PUBLIC HEALTH: Officials Call for Gun Violence Data
A group of doctors and public health officials contend that the lack of good information about the cost of handgun violence is harming public health policy, according to a report released today. The Handgun Epidemic Lowering Plan (HELP) report charges that "state and local health authorities have little understanding of what lies behind most gunshot injuries," calling on public health officials to collect data from individual incidents about who was shot, the type of weapon and the circumstances surrounding the incident. HELP's Dr. Katherine Christoffel said, "Good health policy decisions cannot be made without good local data, and ... those data are not available." Reuters/Los Angeles Times reports that while health officials "continue to track fading diseases such as polio through the public health system, gun violence data remains a black hole for many medical professionals." HELP notes that guns have killed more than 30,000 people annually since 1972, about the same number of people that died from AIDS at the peak of the U.S. epidemic in 1996 (Quinn, 2/4).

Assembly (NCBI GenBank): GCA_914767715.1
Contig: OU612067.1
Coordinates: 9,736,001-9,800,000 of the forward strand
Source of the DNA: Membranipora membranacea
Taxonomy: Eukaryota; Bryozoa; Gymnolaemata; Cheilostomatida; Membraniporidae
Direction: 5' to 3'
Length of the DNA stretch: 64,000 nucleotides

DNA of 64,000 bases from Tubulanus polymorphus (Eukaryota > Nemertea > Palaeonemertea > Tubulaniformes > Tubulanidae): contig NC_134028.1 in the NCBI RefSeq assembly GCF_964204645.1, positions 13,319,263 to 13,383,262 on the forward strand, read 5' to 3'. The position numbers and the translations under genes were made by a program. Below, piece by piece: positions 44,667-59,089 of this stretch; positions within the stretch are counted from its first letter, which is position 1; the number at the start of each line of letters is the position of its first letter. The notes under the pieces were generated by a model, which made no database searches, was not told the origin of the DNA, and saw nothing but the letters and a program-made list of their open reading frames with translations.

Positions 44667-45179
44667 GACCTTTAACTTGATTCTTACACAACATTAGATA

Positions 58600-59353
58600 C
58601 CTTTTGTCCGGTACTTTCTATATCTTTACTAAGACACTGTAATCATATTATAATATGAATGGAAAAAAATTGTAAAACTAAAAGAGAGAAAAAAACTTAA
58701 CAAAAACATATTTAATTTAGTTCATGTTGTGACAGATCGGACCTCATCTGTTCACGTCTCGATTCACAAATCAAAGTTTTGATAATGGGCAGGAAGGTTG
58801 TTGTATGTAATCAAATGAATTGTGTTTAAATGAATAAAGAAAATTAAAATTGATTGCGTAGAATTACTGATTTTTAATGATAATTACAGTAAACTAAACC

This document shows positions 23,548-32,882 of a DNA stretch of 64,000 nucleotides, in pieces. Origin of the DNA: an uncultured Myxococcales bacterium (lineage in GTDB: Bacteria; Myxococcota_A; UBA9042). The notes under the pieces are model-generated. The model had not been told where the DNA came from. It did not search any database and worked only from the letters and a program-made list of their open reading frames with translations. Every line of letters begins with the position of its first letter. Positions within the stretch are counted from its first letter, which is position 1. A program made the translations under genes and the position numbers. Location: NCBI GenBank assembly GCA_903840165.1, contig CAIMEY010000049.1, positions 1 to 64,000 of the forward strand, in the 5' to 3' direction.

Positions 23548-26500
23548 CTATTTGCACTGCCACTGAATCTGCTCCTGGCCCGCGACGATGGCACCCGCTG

The San Francisco Chronicle reports that several cities in California are preparing to sue gunmakers to recover the health care costs of treating gun violence victims. Attorneys for Los Angeles and San Francisco are co-chairing a task force to monitor the growing national backlash against gunmakers, and Oakland and San Jose may join the possible suit. "We in San Francisco have tremendous health costs because of guns," said City Attorney Louise Renne (Epstein, 2/4). Click here for CHL coverage of the costs of gun violence.